Charles Bovary, an ordinary man from a middle-class family, struggled to become a doctor and set up his practice in a rural village. He is a pretty dull man, without any ambition and already married at the instance of his mother to a rich widow, who is older than him. One day, in response to a call, Charles had to visit a local farm, as the owner of the farm accidentally broke one of his legs. There, in the farm, he met Emma Rouault, the daintily dressed, convent educated, beautiful daughter of the farm owner. Charles immediately became infatuated by her beauty and starts to visit the patient regularly, till his wife smelled something wrong and puts a stop to it. However, within a few days, Charles became free, as his wife Heloise died unexpectedly. He waits a decent interval before proposing to Emma in earnest. Emma readily agreed, as her head was full of romantic fantasies and was willing to do anything to get out of her father’s farm.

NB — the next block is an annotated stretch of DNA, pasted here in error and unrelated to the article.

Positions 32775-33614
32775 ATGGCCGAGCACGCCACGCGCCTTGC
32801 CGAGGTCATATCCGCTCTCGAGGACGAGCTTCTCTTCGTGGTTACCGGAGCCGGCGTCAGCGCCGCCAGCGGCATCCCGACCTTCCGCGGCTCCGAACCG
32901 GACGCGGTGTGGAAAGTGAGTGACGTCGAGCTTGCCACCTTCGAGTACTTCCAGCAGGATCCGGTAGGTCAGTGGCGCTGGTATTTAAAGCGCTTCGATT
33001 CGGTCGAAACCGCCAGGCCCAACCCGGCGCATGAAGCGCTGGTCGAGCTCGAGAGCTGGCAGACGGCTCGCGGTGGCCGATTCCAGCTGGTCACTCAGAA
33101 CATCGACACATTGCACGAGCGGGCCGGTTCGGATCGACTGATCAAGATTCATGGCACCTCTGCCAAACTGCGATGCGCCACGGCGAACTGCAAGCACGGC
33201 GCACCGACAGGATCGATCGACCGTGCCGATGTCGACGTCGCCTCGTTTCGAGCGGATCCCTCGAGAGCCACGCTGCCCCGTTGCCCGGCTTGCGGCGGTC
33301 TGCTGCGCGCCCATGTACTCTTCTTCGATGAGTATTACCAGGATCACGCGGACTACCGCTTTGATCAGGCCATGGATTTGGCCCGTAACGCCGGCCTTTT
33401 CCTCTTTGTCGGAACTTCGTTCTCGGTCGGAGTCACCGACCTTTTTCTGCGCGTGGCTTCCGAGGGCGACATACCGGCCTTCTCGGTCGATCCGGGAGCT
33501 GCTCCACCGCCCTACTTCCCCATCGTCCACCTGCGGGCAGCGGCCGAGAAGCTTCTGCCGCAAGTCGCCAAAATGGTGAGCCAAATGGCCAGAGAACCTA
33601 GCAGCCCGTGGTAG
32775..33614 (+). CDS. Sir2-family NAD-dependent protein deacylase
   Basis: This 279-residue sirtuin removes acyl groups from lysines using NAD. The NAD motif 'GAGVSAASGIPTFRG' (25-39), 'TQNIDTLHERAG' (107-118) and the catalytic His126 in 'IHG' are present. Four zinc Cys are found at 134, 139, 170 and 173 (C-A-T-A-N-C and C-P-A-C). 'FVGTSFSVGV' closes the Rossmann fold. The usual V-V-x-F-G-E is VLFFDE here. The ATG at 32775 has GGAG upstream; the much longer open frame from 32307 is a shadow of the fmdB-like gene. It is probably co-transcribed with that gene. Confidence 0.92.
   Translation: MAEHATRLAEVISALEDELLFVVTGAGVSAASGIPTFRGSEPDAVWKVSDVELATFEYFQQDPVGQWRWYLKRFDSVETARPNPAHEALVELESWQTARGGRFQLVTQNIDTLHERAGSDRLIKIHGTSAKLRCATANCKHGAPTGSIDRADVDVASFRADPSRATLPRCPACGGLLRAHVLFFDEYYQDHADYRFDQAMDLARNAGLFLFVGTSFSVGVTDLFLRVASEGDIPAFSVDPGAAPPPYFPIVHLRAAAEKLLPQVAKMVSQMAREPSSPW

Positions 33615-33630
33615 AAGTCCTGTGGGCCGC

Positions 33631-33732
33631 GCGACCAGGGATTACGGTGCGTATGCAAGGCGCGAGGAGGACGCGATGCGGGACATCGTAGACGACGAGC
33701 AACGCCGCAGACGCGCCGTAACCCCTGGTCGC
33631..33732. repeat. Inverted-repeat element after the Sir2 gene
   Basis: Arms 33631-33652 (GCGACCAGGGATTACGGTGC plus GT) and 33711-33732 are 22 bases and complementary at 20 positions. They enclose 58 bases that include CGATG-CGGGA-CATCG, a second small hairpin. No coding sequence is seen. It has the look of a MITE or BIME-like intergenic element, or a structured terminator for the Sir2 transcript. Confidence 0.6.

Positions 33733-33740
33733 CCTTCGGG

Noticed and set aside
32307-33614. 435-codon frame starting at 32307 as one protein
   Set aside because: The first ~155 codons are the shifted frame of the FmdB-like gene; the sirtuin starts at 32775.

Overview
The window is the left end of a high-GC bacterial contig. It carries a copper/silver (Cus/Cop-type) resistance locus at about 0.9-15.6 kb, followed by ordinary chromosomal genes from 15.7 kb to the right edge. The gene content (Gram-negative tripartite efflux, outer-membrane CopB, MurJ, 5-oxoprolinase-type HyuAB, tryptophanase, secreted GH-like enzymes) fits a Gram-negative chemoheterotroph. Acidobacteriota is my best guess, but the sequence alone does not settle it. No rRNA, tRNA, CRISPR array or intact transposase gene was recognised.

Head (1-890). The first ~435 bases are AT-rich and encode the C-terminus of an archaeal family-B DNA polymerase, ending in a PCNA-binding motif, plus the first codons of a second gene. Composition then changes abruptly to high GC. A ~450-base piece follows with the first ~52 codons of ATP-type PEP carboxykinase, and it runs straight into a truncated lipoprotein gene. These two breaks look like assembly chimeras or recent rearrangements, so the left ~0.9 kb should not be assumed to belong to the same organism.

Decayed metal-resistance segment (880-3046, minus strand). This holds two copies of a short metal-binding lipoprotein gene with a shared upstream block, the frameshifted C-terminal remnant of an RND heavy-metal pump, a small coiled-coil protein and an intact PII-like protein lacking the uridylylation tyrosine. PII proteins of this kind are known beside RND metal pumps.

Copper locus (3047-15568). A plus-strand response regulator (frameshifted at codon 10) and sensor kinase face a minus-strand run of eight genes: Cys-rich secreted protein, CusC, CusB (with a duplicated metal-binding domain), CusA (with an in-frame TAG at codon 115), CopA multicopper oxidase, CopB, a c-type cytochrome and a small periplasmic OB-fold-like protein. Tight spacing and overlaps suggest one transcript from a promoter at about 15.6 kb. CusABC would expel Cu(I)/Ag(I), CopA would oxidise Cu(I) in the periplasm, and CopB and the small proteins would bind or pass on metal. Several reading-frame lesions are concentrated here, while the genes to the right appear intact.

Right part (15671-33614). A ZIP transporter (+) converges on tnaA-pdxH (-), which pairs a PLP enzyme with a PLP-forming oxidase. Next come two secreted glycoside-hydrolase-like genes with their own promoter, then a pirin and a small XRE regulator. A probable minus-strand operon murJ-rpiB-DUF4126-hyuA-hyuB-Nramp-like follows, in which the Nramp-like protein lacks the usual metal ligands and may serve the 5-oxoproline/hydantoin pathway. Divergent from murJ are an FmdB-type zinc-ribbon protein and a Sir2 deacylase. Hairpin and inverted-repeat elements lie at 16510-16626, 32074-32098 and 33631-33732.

After their marriage the couple moved to a tiny town called Tostes, where Charles sets up his medical practice. However, the marriage did not live up to Emma’s romantic expectations and soon she became disillusioned by it. Since her days in the convent, she dreamed of love and marriage as a solution to all her problems. But in reality, she finds that her married life is a bore and she becomes sick of Charles. In fact, despite being a very good man, generous and unselfish, Charles was actually, a bore. He means well but is plodding and clumsy.